Thursday, May 11, 2017

Senate, with help from Republicans, votes to uphold Obama-era methane regulations

In a 51-49 count, the Senate on Wednesday voted to "uphold an Obama-era climate change regulation to control the release of methane from oil and gas wells on public land," Coral Davenport reports for The New York Times. Methane is 200 times more potent as a greenhouse gas than CO2 but breaks down in the atmosphere much more quickly.

The Senate vote blocks "a resolution to repeal the 2016 Interior Department rule to curb emissions of methane," Davenport writes. The vote was actually decided by Republicans, with Sens. John McCain of Arizona, Lindsey Graham of South Carolina and Susan Collins of Maine breaking with their party.

Votes by Graham and Collins were expected, but McCain's came as a surprise, Davenport notes. President Trump had sent Vice President Mike Pence to the Senate floor in anticipation of needing him to be the deciding factor in case of a tie vote. McCain said of his vote: “Improving the control of methane emissions is an important public health and air quality issue, which is why some states are moving forward with their own regulations requiring greater investment in recapture technology,” he wrote. “I join the call for strong action to reduce pollution from venting, flaring and leaks associated with oil and gas production operations on public and Indian land.”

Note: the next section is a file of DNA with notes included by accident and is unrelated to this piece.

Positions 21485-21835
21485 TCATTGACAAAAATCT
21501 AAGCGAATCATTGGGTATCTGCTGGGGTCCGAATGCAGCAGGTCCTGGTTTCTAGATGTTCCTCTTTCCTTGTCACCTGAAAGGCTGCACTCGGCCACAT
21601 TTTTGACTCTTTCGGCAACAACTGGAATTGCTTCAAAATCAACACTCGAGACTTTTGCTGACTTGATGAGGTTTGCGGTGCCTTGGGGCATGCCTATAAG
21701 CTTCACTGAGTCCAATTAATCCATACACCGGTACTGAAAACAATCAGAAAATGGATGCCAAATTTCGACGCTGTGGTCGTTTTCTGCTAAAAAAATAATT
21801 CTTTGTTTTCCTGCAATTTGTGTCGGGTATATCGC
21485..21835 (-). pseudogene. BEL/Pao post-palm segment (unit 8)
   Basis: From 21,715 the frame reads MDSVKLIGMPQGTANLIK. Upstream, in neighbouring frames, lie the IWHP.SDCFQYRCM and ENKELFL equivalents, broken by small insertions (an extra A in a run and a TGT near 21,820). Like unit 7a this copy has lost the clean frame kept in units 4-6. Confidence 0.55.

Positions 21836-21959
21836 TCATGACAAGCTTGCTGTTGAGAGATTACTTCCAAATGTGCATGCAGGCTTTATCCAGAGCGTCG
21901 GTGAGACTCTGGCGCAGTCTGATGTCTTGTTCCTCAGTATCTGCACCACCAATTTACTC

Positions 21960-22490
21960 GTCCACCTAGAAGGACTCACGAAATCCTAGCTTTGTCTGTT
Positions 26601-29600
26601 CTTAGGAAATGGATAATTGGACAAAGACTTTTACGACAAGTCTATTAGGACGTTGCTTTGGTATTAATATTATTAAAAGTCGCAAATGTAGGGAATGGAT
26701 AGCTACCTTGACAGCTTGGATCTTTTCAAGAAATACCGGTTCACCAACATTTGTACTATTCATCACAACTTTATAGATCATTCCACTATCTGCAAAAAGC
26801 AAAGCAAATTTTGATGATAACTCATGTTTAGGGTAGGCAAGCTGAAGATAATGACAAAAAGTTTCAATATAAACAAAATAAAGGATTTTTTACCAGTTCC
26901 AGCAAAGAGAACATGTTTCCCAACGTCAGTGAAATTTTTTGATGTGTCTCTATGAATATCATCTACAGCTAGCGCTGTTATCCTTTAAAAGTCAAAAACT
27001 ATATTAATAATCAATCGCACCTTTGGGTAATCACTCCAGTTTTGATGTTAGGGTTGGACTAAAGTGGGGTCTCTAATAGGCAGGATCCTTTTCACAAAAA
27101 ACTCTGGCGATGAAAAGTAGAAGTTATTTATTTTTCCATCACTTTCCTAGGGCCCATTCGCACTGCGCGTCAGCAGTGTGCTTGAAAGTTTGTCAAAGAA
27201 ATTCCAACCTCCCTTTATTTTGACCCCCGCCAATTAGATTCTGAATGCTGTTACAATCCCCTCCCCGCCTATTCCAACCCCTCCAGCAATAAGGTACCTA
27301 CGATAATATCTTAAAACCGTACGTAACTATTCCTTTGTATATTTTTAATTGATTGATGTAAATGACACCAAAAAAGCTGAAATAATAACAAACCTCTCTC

Sen. John McCain (photo by Win McNamee, Getty Images)
McCain "did say he would support an effort by the Trump administration to rewrite the Obama rule," Davenport writes. "Had Congress repealed the Obama-era rule entirely, the administration would have been precluded from issuing any similar regulation under the terms of the Congressional Review Act."

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